Earrings, crisp packets and a pen knife were some of the more unusual items used to maintain our oral health.
That’s according to a poll from the Oral Health Foundation, as part of National Smile Month, which asked what respondents use to clean in between their teeth.
Outside of interdental brushing and flossing, cocktail sticks came top (39%) of the undesirable items, with a large number of us also reaching for business cards (10%) and bank notes (4%) to remove that bit of left over lunch.
‘I am sure we have all experienced it, getting a bit of rogue food stuck between our teeth after eating and then reaching for whatever is on hand to dig it out, but this habit is putting our mouth in serious danger,’ Dr Nigel Carter OBE, CEO of the Oral Health Foundation, said.
‘Reaching for an earring or business card may be convenient, or even sound amusing, but is actually very concerning.
‘Items such as this can easily damage the tooth and do real harm to the gums, as well as risking infection by being incredibly unhygienic.
‘Cleaning between our teeth every day is very important as, otherwise, we are only cleaning two thirds of the surface of our teeth, bacteria can then build up and this can lead to tooth decay, gum disease, and eventually even tooth loss.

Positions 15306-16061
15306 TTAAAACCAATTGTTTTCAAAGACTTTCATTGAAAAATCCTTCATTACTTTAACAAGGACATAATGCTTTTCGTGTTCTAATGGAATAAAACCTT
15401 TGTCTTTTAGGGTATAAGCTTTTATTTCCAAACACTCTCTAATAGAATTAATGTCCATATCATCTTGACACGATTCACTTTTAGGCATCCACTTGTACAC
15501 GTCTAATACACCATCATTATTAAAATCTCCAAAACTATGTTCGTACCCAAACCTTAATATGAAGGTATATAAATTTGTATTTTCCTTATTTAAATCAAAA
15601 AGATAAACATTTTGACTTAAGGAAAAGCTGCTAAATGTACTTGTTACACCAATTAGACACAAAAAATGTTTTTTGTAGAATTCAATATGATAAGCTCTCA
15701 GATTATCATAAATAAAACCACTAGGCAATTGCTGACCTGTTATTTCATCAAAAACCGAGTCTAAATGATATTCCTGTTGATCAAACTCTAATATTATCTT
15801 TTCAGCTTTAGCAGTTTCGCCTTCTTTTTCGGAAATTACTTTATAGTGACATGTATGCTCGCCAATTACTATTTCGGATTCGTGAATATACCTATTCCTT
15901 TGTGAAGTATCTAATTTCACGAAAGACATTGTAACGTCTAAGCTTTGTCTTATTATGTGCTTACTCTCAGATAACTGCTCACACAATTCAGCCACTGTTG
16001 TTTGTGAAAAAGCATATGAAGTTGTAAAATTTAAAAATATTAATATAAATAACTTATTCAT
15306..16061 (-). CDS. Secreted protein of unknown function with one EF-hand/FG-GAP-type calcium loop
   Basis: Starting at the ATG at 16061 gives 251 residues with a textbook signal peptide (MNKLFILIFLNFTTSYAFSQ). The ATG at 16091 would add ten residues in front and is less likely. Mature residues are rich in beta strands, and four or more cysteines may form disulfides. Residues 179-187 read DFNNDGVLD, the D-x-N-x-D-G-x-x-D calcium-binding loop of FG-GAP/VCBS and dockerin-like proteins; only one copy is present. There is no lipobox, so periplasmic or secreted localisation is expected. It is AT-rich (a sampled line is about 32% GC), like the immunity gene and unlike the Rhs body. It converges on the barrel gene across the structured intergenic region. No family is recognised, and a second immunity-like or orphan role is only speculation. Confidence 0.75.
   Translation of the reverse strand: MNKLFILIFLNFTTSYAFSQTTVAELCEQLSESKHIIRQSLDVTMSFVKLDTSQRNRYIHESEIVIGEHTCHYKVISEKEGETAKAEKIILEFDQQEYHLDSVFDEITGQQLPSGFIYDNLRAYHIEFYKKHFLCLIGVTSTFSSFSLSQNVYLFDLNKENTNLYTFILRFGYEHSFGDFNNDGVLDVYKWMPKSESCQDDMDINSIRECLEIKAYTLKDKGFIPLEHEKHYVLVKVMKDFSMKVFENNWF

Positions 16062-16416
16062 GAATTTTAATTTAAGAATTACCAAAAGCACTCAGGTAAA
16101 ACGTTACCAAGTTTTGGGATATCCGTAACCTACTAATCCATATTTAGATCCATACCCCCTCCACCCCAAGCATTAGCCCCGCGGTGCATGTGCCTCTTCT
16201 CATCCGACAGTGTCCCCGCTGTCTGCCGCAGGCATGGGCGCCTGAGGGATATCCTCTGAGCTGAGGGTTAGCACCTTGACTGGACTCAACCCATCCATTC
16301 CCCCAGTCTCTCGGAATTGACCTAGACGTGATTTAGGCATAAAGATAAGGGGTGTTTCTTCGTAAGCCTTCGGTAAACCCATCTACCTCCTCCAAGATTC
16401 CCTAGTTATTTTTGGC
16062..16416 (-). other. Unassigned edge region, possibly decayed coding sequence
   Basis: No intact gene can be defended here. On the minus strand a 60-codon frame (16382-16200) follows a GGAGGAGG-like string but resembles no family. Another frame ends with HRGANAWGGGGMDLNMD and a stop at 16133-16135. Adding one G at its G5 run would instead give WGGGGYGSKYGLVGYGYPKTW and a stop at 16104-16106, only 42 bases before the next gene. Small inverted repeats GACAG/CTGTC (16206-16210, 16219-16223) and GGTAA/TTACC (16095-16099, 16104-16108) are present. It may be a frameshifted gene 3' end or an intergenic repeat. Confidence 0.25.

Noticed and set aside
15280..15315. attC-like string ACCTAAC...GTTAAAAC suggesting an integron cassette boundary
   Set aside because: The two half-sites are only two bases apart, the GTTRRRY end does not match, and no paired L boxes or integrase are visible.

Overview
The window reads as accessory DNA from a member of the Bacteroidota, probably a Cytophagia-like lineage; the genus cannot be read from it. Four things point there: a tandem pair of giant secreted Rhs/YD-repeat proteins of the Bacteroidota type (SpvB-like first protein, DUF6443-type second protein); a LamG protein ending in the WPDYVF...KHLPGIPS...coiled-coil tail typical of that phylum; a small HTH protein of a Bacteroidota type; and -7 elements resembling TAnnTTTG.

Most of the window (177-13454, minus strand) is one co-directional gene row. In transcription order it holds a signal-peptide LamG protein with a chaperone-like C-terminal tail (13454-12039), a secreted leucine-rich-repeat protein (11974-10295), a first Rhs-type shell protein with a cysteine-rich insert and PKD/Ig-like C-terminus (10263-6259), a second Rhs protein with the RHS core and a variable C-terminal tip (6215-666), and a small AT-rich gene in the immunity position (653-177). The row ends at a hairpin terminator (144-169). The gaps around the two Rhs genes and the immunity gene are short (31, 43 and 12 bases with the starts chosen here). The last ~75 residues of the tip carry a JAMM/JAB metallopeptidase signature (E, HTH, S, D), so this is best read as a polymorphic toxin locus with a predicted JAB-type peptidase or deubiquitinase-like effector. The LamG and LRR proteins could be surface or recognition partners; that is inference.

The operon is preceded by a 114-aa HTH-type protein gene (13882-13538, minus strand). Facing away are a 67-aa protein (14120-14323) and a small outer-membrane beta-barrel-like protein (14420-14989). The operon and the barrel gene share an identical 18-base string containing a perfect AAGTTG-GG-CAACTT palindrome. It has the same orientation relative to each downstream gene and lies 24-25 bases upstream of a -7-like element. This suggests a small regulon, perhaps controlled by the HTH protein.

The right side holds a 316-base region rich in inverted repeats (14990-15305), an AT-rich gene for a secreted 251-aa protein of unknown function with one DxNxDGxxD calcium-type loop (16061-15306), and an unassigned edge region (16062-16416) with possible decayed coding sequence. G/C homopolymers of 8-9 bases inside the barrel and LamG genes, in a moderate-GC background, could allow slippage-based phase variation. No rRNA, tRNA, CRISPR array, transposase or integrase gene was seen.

‘Our gums can be very sensitive and once damaged take a long time to recover, so please put those bank notes down, you really don’t know where they have been, and make sure you keep some dental floss on hand just in case you need it.’
Two in three of us use something other than floss and interdental brushes to clean between our teeth, the poll found.
Some of the more unusual items listed include:
- Hat pin
- Metal afro pick
- Pen knife
- Paper clip
- Food skewer
- Sage Leaves
- Crisp packet.
‘Cleaning regularly between our teeth is a vital part of looking after our mouth,’ Jessica Hulme of Philips Sonicare, supporters of National Smile Month, said.
‘We should be cleaning between our teeth at least once a day.
‘Your dental team can show you proper interdental cleaning techniques if we need more advice.’